Fingerprints, Passwords, SSNs—There’s Got to be a Better Way
Whether it’s fingerprints or Social Security numbers, permanent credentials are just waiting to be stolen by identity thieves. Those thieves will use them to defraud everyone from banks to governments, all while causing untold havoc on the financial wellbeing of the individual victims—like you and me.
We learned this past week that hackers had stolen the fingerprints of 5.6 million federal employees from the U.S. Office of Personnel Management. Should those 5.6 million people be concerned? Yes, but in some ways, no more so than the 80 million who had their personally identifiable information—including Social Security numbers—taken in the cyber attack on Anthem, one of the nation’s largest health insurers.
The underlying problem here is single-factor identification. Sure, a bank or other lender is going to ask for more than your Social Security number (SSN) when you apply for a loan. But that nine-digit, U.S. government-issued number is the most critical information you’ll provide in the application process. It’s so critical that when it’s stolen or otherwise exposed, fraudsters can open new accounts in your name indefinitely—using your SSN and other relatively easily available information such as your birthdate (from social media, perhaps?) and street address.
By the way, even if compromised, your Social Security number is likely to be the one you carry with you to the grave. Obtaining a new one is far from a simple process and very rarely done.
Much like an SSN, biometric characteristics, including fingerprints, are also permanent. And since they’re less often exposed in breaches, they’re more often assumed to be true—or less likely to have been compromised. Still, once stolen, as in the OPM situation, they can be used indefinitely. A criminal could theoretically use electronic files of your fingerprints to impersonate you in whatever application or identity verification process required them.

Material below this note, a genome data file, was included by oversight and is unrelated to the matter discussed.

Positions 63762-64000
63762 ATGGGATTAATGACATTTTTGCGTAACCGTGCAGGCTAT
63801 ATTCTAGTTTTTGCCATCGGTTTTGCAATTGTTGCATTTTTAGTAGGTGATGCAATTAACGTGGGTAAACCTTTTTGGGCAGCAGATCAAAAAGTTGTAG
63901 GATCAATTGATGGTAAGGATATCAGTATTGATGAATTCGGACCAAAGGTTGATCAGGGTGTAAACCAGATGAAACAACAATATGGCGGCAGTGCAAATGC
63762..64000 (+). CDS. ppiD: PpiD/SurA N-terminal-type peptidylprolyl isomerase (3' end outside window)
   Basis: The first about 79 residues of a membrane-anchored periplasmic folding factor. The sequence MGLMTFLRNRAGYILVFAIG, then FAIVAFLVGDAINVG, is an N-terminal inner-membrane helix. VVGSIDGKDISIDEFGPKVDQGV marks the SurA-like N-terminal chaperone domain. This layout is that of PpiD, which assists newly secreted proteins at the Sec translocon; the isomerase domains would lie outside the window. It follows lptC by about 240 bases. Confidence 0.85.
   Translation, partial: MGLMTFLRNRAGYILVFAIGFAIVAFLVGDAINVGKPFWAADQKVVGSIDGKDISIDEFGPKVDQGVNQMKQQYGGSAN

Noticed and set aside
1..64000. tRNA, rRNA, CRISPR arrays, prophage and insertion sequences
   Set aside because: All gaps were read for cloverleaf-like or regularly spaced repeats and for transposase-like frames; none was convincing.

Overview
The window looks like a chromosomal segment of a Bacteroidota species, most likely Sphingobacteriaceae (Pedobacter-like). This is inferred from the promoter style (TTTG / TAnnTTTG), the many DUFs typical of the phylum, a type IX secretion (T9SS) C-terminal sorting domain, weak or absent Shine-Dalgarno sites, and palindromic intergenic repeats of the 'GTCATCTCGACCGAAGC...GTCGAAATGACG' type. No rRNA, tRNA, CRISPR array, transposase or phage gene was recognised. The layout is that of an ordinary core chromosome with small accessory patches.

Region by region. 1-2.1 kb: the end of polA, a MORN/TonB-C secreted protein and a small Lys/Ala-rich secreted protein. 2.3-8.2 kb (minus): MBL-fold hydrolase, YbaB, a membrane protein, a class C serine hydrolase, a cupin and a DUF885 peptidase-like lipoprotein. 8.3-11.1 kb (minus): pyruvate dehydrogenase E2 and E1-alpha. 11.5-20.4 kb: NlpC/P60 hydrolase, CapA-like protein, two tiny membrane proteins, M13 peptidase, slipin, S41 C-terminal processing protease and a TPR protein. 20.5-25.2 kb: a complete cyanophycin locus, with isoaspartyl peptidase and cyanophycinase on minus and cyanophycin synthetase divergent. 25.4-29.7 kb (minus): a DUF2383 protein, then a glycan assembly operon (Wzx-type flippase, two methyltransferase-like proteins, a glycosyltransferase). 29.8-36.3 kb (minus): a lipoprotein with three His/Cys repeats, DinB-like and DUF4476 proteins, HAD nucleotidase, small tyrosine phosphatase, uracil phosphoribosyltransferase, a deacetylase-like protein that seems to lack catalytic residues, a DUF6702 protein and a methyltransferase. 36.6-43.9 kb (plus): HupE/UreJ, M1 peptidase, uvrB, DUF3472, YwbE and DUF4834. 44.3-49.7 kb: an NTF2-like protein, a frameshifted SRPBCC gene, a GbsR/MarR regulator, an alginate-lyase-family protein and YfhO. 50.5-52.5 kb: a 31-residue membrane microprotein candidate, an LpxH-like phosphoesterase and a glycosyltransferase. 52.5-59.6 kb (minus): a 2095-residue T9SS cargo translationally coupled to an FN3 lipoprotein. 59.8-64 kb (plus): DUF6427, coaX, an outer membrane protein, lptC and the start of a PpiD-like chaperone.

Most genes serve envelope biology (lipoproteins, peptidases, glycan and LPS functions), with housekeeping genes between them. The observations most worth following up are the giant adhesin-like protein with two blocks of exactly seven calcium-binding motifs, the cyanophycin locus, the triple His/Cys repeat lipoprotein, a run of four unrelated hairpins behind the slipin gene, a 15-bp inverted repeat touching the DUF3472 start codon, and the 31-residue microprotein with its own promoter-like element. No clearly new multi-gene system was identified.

And the use of biometrics systems—no longer cost-prohibitive to implement—is quickly expanding. In fact, if you happen to be reading this article on a smartphone, there’s a good chance you used biometrics—a thumb or fingerprint, rather than a conventional passcode—to access your phone. You might even use biometrics to enter your office building or to pass through immigration when returning to the U.S. from abroad.
As we see more breaches of biometric characteristics, everything from voice patterns to hand geometry, the importance of those characteristics for identity verification may be eroded. We’ve seen the same issue with passwords, SSNs and other “things that you know,” such as your mother’s maiden name.
And it doesn’t take a hacker breaking into a computer network to steal biometric characteristics. Take fingerprints, for instance. We leave them on everything we touch. They’re what police officers scan for at crime scenes. When you think about it, biometrics is a futuristic-sounding word that includes technology that’s decades old.
So if biometrics, like Social Security numbers, isn’t the be-all, end-all of verifying a person’s identity, what should we use? I’ve long called for retiring SSNs as an identifier and verifier of people’s identities. And I’d argue that while using biometrics could be an improvement, it’s not a comprehensive solution. What we need is a broader discussion about identity protection, involving the government, consumer groups, and business. While finding an improved solution won’t be easy, we need to keep innovating.
The end result would likely involve multi-factor authentication, in particular, a blend of what you know (e.g., SSN, birthdate, and passwords), plus what you have (e.g., secure identification cards, biometric characteristics), plus what you do (e.g., behavioral algorithms, looking at your behavior on the site along with past behavior). Much more complicated than touching your finger to a smartphone, yes, but worth the effort when you consider what’s at stake.
Until we identify a solution, the breaches that continue to occur—whether they involve biometric characteristics or SSNs, foreign governments or homeland hackers—will affect more and more of us, constantly putting our bank accounts, tax returns and good names at risk.
Symantec Corporation, the world’s leading cyber security company, allows organizations, governments, and people to secure their most important data wherever it lives. More than 50 million people and families rely on Symantec’s Norton and LifeLock comprehensive digital safety platform to help protect their personal information, devices, home networks, and identities.